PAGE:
• Neo Variable Sword. A mega class chip that dealt 240 damage one square ahead of you, unless you input a special button combo ala most fighting games. Input the right one, and it became 2 hits of 240 to the two rows directly in front of you. Area Steal leaves your opponent with only 2 rows. Proto Soul lets you charge up any sword chip for 2x damage. Combined, you can instantly kill any player in only 2 chips, both undodgable.
    • Supposedly, the guy who created this combo was kicked out of a tournament because he killed his opponent so quickly nobody would believe he hadn't cheated.

Battle Network 5 and Double Team DS

  • In Battle Network 5, you could combine Dark Chips with Soul Unison to produce "Chaos Unison". It gave you the Dark Chip as a free charge attack. It's at least as buh-roken as it sounds. Proto Chaos and Toad Chaos are popular for getting perfect S-ranks on Random Encounters - a 400 damage BFS or a 300 damage BFG that wipes the entire field. They only lasted for a turn, but that's if somehow you need to enter the Custom Screen again.
    The way it works is that the charge cycles between purple and green (the timing changes with each successful use). Releasing the charge when it is purple uses the Dark Chip with no ill consequences, but missing the timing and releasing the charge when it is green again disables the ability and releases an invincible DarkMega on you. While Chaos Unison was supposed to have a 50/50 chance of backfiring, the timing for attacking isn't too hard to get right at least twice and you can also abuse the pause button to stop the cycling. If it is purple, you can safely release the B button and resume, for it will successfully fire every time.
    • Shadow Chaos. Its Dark Chip, DarkInvis, makes you invulnerable to ANY attack for a long period and causes Mega to go berserk. Although you can order him to use other equipped battlechips, he teleports around and doesn't respond to other controls... while able to use ANY chip or Program Advance you've used previously. It's a random ability so sometimes Mega Man might waste it on normal Buster shots, but there no downside whatsoever to playing with it.
    • Search Chaos, especially when the enemy is area-locked. The target will instantly eat somewhere in the realm of 800-1200 damage as a result. The attack also completely cancels out the two most common forms of defense, Invis and Anti Damage! The only thing that will completely prevent taking damage from this is a Life Aura + Sanctuary combo, and everyone knows how hard that is to set up.
    • Number Chaos. Charge it up and your next attack is now 50 points stronger. This makes some multi-hit attacks extremely powerful without the aid of other chips; for instance, the Super Vulcan mega chip now deals 720 damage, and the Infinite Vulcan Program Advancenote  can do 1680.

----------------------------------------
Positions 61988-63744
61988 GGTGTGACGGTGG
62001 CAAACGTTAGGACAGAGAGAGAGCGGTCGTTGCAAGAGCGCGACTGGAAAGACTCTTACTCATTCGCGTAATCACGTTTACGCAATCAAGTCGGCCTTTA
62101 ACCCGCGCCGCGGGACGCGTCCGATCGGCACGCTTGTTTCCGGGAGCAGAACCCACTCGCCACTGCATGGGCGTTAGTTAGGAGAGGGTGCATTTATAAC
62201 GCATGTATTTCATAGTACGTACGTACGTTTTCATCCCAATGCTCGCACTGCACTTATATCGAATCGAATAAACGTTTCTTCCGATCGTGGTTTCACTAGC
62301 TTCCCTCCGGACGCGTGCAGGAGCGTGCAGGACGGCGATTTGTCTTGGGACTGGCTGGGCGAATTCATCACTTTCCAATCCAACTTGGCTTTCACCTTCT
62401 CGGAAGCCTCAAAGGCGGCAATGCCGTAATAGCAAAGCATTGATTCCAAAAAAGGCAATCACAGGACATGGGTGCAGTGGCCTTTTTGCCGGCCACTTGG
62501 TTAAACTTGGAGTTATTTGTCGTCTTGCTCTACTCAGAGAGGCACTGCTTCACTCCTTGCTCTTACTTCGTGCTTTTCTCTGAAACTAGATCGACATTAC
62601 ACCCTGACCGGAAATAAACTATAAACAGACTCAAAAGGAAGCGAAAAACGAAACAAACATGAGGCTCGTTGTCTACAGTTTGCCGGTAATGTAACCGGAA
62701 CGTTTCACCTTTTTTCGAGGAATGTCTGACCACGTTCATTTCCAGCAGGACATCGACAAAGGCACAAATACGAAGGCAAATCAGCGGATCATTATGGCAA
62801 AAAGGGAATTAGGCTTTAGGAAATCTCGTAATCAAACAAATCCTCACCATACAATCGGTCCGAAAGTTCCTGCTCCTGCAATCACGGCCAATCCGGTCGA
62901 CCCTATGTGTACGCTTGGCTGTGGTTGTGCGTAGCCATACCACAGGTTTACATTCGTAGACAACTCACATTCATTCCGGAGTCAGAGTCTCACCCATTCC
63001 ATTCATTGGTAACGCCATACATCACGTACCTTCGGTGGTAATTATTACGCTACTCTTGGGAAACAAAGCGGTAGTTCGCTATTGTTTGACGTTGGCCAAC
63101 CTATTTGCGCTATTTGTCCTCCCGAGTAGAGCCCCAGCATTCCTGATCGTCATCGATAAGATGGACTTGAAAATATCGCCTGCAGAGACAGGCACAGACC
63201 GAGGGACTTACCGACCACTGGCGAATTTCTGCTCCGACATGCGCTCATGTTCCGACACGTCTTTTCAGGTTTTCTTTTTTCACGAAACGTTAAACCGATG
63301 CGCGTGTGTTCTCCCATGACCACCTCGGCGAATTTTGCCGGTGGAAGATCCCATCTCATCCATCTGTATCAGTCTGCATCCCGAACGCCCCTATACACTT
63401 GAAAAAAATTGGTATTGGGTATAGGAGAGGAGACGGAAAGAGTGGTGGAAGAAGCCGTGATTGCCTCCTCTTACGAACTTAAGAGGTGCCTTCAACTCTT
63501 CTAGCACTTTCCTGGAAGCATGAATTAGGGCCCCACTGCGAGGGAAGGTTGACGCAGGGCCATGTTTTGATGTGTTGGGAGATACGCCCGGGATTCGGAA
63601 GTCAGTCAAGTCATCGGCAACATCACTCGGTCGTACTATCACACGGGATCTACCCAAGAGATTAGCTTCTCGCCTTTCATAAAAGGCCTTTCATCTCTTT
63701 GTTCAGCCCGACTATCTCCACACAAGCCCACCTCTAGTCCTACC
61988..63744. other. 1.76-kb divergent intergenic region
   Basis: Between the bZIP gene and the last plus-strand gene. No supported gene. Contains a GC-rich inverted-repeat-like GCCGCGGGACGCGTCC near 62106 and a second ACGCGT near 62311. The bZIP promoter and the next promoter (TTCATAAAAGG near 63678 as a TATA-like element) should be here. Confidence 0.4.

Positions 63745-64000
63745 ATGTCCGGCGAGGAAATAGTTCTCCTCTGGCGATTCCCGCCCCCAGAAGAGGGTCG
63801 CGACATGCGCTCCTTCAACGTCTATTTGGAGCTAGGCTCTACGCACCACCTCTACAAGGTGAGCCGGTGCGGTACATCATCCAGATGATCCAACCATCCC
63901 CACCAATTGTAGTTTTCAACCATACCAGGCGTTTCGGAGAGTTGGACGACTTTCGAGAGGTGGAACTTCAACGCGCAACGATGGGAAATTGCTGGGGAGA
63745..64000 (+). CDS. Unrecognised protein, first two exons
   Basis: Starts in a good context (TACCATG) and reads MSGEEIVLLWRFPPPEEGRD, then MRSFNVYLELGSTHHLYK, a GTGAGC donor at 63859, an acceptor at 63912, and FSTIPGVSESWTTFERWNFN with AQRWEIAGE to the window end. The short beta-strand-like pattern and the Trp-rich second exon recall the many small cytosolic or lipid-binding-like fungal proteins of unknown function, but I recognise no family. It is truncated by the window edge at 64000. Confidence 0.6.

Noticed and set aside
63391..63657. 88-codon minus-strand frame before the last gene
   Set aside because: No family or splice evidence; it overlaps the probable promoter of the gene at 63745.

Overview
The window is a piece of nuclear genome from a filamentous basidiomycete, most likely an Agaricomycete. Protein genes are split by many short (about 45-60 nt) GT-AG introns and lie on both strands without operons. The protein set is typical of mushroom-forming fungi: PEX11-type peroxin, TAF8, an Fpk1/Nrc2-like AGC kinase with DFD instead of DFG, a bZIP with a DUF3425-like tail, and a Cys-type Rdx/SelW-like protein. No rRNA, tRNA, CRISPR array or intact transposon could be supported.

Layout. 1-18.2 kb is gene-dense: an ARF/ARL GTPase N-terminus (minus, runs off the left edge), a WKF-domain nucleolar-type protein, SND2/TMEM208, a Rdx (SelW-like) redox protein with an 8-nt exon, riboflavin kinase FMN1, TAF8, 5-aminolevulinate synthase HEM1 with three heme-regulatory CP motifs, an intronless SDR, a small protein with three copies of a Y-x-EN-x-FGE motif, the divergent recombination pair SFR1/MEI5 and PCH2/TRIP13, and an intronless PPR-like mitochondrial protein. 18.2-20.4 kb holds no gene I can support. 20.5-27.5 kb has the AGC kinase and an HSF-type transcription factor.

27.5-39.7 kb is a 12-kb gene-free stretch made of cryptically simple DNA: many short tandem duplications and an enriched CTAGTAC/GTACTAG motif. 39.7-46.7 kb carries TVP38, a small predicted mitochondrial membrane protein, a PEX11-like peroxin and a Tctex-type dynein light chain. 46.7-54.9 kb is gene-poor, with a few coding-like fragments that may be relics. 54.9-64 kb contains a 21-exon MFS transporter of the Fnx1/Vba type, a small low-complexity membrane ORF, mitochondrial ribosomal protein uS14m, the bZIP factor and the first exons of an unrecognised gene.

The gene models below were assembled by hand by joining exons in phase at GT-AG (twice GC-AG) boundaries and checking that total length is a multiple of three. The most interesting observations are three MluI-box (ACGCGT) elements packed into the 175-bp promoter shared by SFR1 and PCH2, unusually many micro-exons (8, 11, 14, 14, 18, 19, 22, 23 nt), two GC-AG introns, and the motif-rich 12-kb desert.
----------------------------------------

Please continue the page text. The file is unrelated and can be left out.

• Also in regards to Battle Network 5, the S code is notorious for being rich in practical chips with respectable power. With the Life Sword, Big Noise and Wild Bird Program Advances available, along with Air Hockey and Super Vulcan easily obtainable in that code, it allows one to at least have a easy time playing the game to the end.
  • Double Team DS includes several bonuses if you happen to own previous Battle Network games and slot them into the DS' second slot. The biggest bonus applies if you have a GBA version of Battle Network 5 inserted - you get to use the GBA game's active folder as your Extra Folder. This not only makes Library completion much quicker, but you can potentially use an endgame folder right near the beginning of the game.

Battle Network 6

  • The game is all too happy to hand the player *-coded chips if they know where to look. The first commonly observed instance of this behaviour? Finding the components to Life Sword * by the second dungeon.
  • Judgeman and Eraseman are Navi chips with a reasonable range and damage, but most importantly, bypass Mercy Invincibility while also paralyzing their targets. Number codes and side quests allow a player to obtain them in *-code regardless of version. These two Mega Chips quickly became competitive staples.
  • What the game doesn't directly tell you is that you can now place Navi Customizer parts outside the main area of the Navicust. The condition is that you need at least one square of the program still in the main area, and it will cause bugs (a problem easily remedied with Bug Stop), but proper planning lets you work with nearly double the space of previous fully-expanded Navi Customizers.
    • Number Open is a Customizer part that lets you begin each battle with a full 10 chips to select from, just like Number Soul in the previous 2 games. With a good folder, you get to easily deploy combos that will destroy the opposition, despite the program taking up a whopping 5x5 space and leaving you with little to no room for other utility programs.
  • The Beast Out transformation stands out among all the transformations between the latter 3 games of the series, mainly because the player can still enter Full Synchro while under this transformation, in addition to all the upsides it grants. The Silver Bullet combo, detailed all the way at the top of this page, shines even stronger due to the transformation's innate +30 attack to neutral chips and auto-targeting reducing the need to aim.